It had started so well in the first 45 minutes for the visitors’. They had simply blitzed their opponents. In fact, it looked like it could end up a cricket scoreline, such was the one-sided dominance. Theo Walcott stormed through the middle, outpaced Fabricio Coloccini and beat Steve Harper inside 44 seconds.

Three minutes later, it was 2-0. Andrey Arshavin’s free-kick was connected by the head of Johan Djourou. It was Djourou’s first-ever goal for Arsenal. Robin van Persie then added a quick-fire brace and Arsenal were 4-0 ahead inside 26 minutes. A combination of stylish attacking football from the Gunners’ and woeful Newcastle defending meant this was a scoreline that didn’t flatter either side.

Alan Pardew had to rouse his troops at half-time but they did get an early boost in the second half. Midfielder Abou Diaby lost control of his temperament. He pushed Joey Barton to the floor and also shoved Kevin Nolan right infront of the referee Phil Dowd. Dowd had no option but to give Diaby a straight red card.

Newcastle were lifted by this and they got on the scoreboard shortly afterwards. Laurent Koscielny’s clumsy tackle on Leon Best saw the home side given a penalty. Barton held his nerve to send goalkeeper Wojciech Szczesny the wrong way. The Pole’s refusal to give the ball back resulted in his own yellow card and suggested Arsenal nerves – despite still possessing a three-goal advantage.

Best had scored a hat-trick a month earlier against West Ham United and was giving Koscielny and Sebastien Squillaci who had replaced Djourou early in the second half some major problems. He had a goal incorrectly ruled out for offside, before beating Gael Clichy at the back post and squeezing a shot past Szczesny from eight yards out after fine work by Jose Enrique. Suddenly, Newcastle supporters really started to believe.

Hope turned to expectation when Barton scored his second penalty seven minutes from time. Koscielny was adjudged to have impeded Mike Williamson in an aerial contest. It looked a soft spot-kick but the home players and supporters were not complaining.

Arsenal had simply gone to pieces. They couldn’t cope with the barrage of attacks that the Magpies’ were throwing at them. Yet, it had to take something special to complete the comeback. Barton’s free-kick was cleared away but only to the path of Tiote who produced one of the most iconic moments in Premier League history.

His volley was sublime and it nestled into the bottom corner, giving Szczesny little chance of saving his shot. The whole place went berserk. Pardew’s passion clear to see; players chased Tiote down the field and started jumping on him. Meanwhile, Arsenal simply looked dazed and confused. How had they managed to let this advantage slip away?

We will see many great comebacks in years to come in the Premier League but they will do well to match Newcastle United’s incredible recovery in this match of February 2011.

Memorable Matches: Sheffield United 6-0 Tottenham Hotspur (March 1993)

Goalscorers: Franz Carr 13, Andy Gray 21 OG, Ian Bryson 28, 29, Brian Deane 73, Paul Rogers 87

Teams:

Sheffield United: Alan Kelly, John Pemberton, Kevin Gage, Charlie Hartfield, David Barnes (Paul Rogers 70), Franz Carr, Ian Bryson (Alan Cork 80), Brian Gayle, Glyn Hodges, Brian Deane, Jamie Hoyland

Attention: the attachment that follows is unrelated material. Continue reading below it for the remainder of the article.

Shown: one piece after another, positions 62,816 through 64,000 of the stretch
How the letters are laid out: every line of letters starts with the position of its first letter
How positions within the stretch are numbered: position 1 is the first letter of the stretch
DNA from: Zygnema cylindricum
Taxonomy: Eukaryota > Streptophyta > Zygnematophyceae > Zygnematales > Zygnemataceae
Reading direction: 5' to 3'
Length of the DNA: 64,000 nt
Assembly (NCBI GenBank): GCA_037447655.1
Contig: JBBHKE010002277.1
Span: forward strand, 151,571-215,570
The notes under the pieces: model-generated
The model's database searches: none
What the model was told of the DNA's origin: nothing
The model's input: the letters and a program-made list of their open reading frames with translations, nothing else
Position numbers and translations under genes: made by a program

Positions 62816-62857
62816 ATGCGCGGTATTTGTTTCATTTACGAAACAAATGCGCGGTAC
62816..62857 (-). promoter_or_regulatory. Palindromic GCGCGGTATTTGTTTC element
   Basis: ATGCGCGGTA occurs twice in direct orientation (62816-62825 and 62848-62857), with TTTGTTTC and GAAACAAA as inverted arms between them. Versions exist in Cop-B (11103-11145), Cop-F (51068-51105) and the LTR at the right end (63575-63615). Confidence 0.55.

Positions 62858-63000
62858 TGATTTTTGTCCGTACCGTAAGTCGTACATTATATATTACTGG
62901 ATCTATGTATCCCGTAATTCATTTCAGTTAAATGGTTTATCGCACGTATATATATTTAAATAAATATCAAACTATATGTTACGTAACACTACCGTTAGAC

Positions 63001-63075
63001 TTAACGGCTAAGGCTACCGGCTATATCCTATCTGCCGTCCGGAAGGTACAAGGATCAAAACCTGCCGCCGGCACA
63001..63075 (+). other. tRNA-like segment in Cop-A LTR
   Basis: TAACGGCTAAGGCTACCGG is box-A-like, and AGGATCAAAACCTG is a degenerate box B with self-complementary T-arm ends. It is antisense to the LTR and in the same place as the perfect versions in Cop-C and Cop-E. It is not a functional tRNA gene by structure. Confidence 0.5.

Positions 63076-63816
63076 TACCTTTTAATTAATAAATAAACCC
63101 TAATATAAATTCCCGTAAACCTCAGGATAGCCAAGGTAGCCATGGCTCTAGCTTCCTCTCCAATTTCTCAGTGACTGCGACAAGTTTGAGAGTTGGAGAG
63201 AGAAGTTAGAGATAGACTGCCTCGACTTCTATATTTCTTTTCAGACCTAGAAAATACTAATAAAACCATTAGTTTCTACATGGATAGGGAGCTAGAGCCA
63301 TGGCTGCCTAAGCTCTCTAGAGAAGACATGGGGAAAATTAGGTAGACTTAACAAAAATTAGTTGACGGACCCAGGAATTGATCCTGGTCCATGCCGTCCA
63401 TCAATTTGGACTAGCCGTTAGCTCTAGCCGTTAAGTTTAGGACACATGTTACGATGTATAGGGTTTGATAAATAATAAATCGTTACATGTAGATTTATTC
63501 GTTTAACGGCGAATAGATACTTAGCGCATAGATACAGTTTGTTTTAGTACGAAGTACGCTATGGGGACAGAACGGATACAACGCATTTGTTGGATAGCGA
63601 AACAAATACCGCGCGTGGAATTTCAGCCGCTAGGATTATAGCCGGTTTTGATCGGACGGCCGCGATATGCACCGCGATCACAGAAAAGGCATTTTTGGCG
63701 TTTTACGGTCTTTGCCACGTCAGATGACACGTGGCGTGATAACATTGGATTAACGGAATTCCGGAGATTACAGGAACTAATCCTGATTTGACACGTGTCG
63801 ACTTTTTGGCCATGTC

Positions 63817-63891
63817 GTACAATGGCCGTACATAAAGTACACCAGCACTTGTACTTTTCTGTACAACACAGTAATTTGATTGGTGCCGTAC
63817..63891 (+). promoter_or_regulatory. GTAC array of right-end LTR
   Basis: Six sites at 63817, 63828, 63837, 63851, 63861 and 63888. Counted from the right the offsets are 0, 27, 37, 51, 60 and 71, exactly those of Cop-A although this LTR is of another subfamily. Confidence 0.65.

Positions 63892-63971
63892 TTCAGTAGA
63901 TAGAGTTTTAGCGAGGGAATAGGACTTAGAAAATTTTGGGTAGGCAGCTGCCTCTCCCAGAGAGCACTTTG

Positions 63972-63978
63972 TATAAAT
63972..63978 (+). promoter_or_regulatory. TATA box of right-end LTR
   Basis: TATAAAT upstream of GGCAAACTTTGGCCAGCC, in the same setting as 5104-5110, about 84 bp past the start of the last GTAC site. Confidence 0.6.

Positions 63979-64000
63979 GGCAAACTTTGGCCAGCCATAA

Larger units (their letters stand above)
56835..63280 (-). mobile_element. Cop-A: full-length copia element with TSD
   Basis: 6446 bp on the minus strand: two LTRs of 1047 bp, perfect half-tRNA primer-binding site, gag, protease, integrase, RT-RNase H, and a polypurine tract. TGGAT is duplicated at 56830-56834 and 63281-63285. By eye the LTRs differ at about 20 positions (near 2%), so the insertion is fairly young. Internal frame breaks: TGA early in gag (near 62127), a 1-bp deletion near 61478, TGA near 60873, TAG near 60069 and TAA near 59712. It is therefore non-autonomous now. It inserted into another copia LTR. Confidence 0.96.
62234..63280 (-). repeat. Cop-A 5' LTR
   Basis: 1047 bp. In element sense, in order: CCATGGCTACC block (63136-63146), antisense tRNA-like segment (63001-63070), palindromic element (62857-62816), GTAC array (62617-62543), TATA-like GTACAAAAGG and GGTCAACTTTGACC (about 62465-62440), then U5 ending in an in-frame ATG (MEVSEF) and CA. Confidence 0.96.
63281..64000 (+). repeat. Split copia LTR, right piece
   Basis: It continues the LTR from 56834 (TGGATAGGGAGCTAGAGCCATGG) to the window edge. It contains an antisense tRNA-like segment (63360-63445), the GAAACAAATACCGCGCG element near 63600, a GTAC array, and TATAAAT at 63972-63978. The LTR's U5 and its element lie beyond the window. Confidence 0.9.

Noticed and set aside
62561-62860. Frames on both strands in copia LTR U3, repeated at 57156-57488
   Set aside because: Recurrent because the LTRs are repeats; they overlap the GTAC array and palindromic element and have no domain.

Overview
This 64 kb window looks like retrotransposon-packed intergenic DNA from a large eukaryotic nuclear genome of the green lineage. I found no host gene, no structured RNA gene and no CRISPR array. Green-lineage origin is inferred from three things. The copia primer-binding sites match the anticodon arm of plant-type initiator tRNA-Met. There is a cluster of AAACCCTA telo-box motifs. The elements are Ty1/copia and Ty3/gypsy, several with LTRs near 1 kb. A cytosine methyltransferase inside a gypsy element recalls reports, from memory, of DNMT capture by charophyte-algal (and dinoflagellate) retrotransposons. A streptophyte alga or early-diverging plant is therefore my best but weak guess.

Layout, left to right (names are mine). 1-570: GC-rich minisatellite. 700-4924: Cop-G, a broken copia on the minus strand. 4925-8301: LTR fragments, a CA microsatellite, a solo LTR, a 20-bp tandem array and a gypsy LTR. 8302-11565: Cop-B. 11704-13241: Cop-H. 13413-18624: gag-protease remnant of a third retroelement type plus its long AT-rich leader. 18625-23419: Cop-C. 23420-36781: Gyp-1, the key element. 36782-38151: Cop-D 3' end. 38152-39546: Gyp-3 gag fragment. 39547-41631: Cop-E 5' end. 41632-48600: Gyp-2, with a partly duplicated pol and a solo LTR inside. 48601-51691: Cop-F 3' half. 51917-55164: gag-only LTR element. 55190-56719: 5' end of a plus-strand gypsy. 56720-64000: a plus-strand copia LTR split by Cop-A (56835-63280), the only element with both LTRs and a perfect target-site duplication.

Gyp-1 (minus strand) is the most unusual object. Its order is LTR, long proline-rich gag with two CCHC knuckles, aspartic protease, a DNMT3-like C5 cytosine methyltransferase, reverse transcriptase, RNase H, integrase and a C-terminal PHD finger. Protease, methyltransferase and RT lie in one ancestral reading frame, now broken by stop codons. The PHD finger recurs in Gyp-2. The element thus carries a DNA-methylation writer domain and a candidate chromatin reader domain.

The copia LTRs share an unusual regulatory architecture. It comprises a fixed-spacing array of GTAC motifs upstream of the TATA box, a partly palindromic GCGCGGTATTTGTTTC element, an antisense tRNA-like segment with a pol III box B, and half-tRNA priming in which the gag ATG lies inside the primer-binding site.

Tottenham Hotspur: Erik Thorstvedt, Dean Austin, Gary Mabbutt, Pat Van den Hauwe, Jason Cundy, Andy Gray (Steve Sedgley 64), Paul Allen, Vinny Samways, Darren Anderton, Nayim (John Hendry 64), Teddy Sheringham

Referee: Joe Worrall, Attendance: 16,654

Tottenham Hotspur arrived at Bramwall Lane for a match against Sheffield United in the inaugural Premier League campaign in their best form of the season. Spurs had rolled off five successive victories and were starting to challenge for a top six finish, whilst the Blades were looking to move away from danger, starting the game in 17th spot.

On a cold Tuesday evening, few could predict the mauling the visitors’ were about to take from their hosts. 13 minutes had been played when Franz Carr fired Dave Bassett’s side into the lead. He turned a short corner into the roof of the net.

Seven minutes later, the lead was doubled. Brian Deane’s cross was turned into his own net by midfielder Andy Gray (no, not the former Everton player, another Andy Gray!) Norwegian goalkeeper Erik Thorstvedt was one of only two foreign players that started the match but he endured a nightmare evening. Within half an hour, the scoreline had widened from 2-0 to 4-0. Scottish midfielder Ian Bryson struck a quick-fire double. His first came as the Tottenham defence went walkabouts. The second saw him completely unmarked after another decisive cross from Deane.

There was little that Tottenham’s management team of Doug Livermore and Ray Clemence could do about their predicament and it got worse in the second half. Deane added his name to the scoresheet in the 73rd minute, capitalising on poor defending from Jason Cundy. Substitute Paul Rogers completed the rout in the closing minutes.

The result remains Tottenham’s joint-worst defeat in Premier League history and the biggest victory in the top-flight for the Yorkshire side. Spurs did still finish eighth in the table but with a goal difference of -6. Chairman Alan Sugar decided in June 1993 to dismiss both Livermore and Clemence and replace them with playing idol Ossie Ardiles. Bassett helped his team to an FA Cup semi-final and a creditable 14th-place finish although a heartbreaking relegation would follow one season later.